MINI customers beat new Emissions Related Congestion Charge in London. New legislation that comes into effect in October means drivers of vehicles emitting less than 120g/km will be Congestion Charge exempt. Drivers of cars emitting between 120g/km and 225g/km will continue to pay the standard £8 a day fee, while those driving vehicles that record more than 225g/km will pay an increased daily charge of £25.
The change in charging structure means that MINI owners will be financially better off than owners of other prestige cars. All MINIs will remain within the £8 threshold, but there was further good news for many MINI owners. The MINI Cooper D and the MINI Clubman D all fall into the new sub 120g/km Congestion Charge free bracket. This means that from October 2008 an owner of one of these models will save £2,040 a year driving in the capital compared to owners of non-exempt rival products.MINI Cooper D and MINI Clubman D exempt from Congestion Charge
The 110hp MINI Cooper D and MINI Cooper D Clubman both better these impressive figures. The MINI Cooper D is currently BMW Group’s most fuel-efficient car recording 72.4mpg on the combined cycle and CO2 emissions of just 104g/km. The MINI Cooper D Clubman nearly matches these statistics recording 68.9mpg and 109g/km. Both cars are Band B in relation to Vehicle Excise Duty tiers and cost just £35 a year to tax.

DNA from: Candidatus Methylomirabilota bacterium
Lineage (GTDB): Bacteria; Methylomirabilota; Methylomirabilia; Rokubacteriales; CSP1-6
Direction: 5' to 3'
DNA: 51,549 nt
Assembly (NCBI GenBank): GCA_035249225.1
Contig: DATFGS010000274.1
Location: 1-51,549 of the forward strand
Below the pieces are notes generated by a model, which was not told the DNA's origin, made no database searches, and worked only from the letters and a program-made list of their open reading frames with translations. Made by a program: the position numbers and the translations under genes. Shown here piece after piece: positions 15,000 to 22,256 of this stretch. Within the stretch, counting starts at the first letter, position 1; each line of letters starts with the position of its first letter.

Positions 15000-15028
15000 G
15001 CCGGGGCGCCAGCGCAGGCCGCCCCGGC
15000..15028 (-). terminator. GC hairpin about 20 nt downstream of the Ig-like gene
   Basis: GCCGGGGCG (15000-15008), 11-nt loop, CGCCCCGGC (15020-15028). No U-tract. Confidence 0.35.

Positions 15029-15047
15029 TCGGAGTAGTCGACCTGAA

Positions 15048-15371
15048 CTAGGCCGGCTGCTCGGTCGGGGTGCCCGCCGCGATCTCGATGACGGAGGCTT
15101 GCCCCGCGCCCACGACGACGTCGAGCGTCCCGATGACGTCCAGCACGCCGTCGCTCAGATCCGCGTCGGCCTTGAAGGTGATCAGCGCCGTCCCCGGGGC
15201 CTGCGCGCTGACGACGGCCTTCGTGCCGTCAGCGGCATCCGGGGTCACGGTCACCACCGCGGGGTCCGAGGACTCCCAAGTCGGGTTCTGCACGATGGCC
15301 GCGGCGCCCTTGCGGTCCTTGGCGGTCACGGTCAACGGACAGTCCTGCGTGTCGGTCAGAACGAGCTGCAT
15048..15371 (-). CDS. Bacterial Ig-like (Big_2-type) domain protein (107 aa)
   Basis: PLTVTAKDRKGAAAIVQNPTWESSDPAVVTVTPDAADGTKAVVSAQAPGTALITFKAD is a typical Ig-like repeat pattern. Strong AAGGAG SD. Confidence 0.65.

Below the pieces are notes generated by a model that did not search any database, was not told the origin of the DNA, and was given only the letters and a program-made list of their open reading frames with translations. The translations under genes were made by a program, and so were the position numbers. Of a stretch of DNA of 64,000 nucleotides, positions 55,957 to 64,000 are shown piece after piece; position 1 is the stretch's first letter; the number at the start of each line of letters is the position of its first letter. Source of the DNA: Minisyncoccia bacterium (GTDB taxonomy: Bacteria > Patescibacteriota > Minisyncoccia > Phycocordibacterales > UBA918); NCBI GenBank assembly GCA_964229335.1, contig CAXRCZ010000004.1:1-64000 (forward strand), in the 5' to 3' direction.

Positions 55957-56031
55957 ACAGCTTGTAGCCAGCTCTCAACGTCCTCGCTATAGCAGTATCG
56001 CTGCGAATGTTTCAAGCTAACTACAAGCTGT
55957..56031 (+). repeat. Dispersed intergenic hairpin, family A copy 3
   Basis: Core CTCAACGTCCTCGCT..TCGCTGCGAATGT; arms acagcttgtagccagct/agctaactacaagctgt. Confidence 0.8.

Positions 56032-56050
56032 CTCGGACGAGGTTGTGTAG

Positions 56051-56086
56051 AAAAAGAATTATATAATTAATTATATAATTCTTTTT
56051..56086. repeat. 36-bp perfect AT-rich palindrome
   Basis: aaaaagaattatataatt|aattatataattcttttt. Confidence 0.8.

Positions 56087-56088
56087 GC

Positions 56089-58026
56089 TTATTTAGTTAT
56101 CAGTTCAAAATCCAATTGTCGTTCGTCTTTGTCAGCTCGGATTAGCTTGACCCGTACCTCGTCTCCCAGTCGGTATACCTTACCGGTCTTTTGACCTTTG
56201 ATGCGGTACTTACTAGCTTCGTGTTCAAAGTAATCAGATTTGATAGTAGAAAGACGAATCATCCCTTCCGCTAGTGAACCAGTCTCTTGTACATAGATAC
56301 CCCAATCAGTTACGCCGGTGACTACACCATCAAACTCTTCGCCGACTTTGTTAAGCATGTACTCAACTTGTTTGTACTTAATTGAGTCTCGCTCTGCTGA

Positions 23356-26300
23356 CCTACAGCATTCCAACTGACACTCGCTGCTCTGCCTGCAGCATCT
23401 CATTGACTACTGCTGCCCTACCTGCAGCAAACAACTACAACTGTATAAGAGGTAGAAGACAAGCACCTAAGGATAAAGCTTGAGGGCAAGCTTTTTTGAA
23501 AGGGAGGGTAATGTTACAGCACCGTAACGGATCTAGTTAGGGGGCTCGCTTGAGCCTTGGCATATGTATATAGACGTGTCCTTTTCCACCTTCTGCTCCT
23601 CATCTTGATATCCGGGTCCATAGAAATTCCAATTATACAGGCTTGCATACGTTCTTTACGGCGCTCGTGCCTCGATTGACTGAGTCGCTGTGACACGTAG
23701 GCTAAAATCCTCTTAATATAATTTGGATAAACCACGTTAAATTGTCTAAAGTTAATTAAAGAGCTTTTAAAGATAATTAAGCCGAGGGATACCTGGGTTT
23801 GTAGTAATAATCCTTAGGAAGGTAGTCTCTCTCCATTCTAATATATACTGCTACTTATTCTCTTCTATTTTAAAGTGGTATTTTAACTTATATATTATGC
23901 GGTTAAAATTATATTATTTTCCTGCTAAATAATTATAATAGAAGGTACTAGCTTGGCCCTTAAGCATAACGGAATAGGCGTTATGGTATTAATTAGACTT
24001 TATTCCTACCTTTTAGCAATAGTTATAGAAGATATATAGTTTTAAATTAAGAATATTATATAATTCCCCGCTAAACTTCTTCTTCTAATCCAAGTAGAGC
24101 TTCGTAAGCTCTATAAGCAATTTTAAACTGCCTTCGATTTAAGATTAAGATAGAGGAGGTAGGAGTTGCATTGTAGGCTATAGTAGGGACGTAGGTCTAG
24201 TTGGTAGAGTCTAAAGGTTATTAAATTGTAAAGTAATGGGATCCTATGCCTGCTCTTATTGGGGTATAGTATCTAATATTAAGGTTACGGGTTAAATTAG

“No other manufacturer comes close to BMW in terms of combining the benefits of good fuel economy and low emissions while at the same time offering improvements in output and performance. This position was backed up recently in Autocar, who stated that BMW and MINI combined cut CO2 emissions in 2007 by nearly as much as all other manufacturers combined. Quite an achievement.”
BMW Group cuts car CO2 emissions more than any other manufacturer Independent research* has revealed that BMW is the manufacturer which cut its UK new car CO2 emissions the most between 2006 and 2007. Figures show that BMW and MINI together managed to slash CO2 emissions by 48,496 tonnes in a 12-month period following the widespread introduction of EfficientDynamics measures on its cars.
To calculate the figures researchers took the average CO2 of each manufacturers’ models offered between 2006 and 2007 then multiplied that number by the number of cars sold. The resulting figure was then multiplied by an average annual mileage of 10,000 miles per car to calculate the overall CO2 figures and the savings.
In stark contrast to the efforts of the BMW Group some rival manufacturers actually increased their CO2 output during the same period.
*Autocar, 6th February, 2008
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